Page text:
There are thousands of pigs that cannot be slaughtered due to slowdowns at packing plants caused by COVID-19. A combination of new social distancing requirements and worker absences due to illness makes it impossible to slaughter and fully process all the pigs. Pigs are raised in a “just-in-time” system. When they are at market weight, they must be shipped to slaughter facilities to make room in the production farm buildings for more pigs.
Farmers have been forced to kill pigs on the farm and dispose of the carcasses because of the backup of animals. JBS is already using one of their plants to euthanize pigs and then the carcasses are thrown away. There are not sufficient employees to complete both slaughter and meat cutting. Euthanizing the pigs at a plant requires only 10 to 15 people. Proper euthanasia is the most humane way to get rid of them. Unfortunately, there are some farms killing pigs with methods that are highly questionable from a welfare perspective.
A possible solution
I thought of a way to get these pigs slaughtered and reduce the terrible food waste. During normal meat-processing operations, more people are required to cut up the meat compared to the number of people required for slaughtering. When thinking about this dynamic, a lightbulb went off in my head. Many of the meat cutters could be moved to the slaughter side of operations so the plant’s line speed could be increased. Instead of doing all the normal meat cutting, each pig carcass would come out of the cooler and be cut into three or four large pieces, including the shoulders, loins, bellies and hams. These large pieces could then be shipped out in refrigerated trucks in combo boxes that fit on a forklift pallet. Given the fact that the pork has already been federally Inspected, this modified approach could ensure the cold chain can be maintained. This idea sounds crazy initially, but taking all the current conditions and supply chain problems into consideration, the more reasonable it becomes.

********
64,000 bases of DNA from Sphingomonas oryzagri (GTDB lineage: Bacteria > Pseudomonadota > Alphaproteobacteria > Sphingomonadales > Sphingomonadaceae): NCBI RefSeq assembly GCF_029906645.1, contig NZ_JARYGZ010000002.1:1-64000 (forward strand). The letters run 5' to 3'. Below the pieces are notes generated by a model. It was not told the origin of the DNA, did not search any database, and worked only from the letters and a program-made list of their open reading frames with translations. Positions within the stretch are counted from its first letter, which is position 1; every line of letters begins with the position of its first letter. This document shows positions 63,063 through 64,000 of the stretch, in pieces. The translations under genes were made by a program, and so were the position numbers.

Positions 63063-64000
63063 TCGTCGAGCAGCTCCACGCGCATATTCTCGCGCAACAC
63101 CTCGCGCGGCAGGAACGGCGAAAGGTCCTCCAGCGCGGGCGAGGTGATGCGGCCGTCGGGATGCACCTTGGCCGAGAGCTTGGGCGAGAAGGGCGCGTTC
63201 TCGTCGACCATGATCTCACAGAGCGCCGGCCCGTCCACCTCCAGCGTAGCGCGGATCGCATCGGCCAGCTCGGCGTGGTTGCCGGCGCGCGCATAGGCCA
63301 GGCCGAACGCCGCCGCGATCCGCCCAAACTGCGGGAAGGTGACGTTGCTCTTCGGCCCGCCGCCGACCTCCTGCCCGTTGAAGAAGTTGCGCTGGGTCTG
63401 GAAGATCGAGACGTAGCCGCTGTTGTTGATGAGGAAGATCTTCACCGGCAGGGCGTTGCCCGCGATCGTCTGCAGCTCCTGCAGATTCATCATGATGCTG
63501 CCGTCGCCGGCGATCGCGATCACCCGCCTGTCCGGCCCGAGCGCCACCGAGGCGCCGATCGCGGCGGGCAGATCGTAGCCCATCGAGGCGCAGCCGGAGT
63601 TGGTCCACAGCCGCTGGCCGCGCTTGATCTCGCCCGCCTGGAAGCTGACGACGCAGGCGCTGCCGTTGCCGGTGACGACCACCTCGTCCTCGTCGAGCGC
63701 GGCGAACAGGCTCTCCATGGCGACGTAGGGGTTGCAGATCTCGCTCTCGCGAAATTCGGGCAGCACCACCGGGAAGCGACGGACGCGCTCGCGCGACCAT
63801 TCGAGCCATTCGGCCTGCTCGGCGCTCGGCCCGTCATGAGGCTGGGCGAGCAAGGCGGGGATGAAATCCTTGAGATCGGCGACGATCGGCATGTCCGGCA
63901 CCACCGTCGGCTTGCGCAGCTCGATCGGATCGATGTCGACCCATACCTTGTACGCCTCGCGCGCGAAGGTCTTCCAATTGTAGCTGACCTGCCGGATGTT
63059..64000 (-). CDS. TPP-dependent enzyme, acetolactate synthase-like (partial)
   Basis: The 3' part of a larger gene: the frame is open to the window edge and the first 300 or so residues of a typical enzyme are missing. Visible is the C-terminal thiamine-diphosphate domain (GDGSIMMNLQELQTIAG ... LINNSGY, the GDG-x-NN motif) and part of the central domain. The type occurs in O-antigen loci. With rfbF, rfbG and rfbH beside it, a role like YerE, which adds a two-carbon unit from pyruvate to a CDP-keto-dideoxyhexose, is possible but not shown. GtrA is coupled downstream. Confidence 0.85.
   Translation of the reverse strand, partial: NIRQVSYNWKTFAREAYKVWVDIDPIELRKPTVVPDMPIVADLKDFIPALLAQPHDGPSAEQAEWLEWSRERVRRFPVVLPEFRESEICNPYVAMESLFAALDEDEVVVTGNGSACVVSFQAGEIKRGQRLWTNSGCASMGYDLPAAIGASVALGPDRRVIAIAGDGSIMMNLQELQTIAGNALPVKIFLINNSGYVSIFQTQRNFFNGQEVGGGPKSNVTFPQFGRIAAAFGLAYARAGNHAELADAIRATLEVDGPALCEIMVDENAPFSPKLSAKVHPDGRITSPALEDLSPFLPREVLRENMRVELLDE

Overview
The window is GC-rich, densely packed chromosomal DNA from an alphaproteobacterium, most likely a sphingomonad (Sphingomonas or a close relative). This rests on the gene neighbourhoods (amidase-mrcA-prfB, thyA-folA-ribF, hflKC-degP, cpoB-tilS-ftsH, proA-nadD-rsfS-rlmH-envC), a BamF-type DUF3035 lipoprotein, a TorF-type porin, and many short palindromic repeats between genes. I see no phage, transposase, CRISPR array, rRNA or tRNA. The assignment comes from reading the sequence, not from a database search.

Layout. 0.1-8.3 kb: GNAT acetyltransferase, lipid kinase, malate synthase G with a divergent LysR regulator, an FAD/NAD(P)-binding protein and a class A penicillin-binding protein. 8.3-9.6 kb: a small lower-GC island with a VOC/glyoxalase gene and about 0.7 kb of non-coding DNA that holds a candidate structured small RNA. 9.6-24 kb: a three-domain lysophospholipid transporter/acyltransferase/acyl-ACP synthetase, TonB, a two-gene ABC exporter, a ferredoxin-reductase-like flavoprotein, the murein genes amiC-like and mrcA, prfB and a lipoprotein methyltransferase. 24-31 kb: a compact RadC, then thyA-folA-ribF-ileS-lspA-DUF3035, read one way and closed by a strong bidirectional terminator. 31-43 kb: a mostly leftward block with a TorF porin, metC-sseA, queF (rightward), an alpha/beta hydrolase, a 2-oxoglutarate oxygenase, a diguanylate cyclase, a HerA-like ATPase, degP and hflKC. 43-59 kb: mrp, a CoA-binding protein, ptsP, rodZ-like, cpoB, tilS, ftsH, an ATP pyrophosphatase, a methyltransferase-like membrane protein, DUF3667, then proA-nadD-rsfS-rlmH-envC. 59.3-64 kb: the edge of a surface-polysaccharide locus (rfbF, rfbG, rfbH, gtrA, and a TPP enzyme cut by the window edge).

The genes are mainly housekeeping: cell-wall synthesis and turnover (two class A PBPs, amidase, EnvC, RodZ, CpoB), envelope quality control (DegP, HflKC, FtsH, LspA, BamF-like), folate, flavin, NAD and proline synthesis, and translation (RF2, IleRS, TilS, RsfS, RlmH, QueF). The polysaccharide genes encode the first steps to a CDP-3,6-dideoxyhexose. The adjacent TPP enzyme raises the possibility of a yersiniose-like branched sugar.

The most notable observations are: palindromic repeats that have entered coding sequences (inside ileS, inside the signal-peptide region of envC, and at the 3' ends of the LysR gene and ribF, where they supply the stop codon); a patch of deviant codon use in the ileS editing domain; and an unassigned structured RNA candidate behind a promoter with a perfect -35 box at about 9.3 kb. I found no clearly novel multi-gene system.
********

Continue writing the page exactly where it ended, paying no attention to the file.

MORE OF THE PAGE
How to sell the meat is the next logical question. There are communities in Colorado where you could drive up with a truck load of large pork pieces and sell them off the truck. To comply with packaging and labeling requirements, each big piece would need to be maintained at a safe temperature, securely packaged and properly labeled as 100% pork with refrigeration requirements.
My family lives in New York City and there are parts of the city where it would be easy to sell a truckload of this pork within an hour. There are other facilities that could also use large pieces of pork and cut it up. Military bases and prisons would jump at the opportunity to get fresh pork, for example. These operations have commercial walk-in coolers and the proper facilities for holding and cutting it. Rural areas would also typically have plenty of people who know how to cut up the big pieces. Even the regular grocery stores should get involved. If stores have a band saw in the meat department, the meat could be sliced up into smaller portions and packaged for the meat case.
We need to get everybody behind this initiative. If a store’s employees do not know how to cut up the meat, operators could recruit and hire local hunters to do the cutting. This horrendous sinful waste of food must be stopped. Besides the food-waste issue, there are also serious animal welfare problems that can arise when huge numbers of pigs have to be killed on the farm. My crazy idea should be considered as it could be absolutely the right thing to do.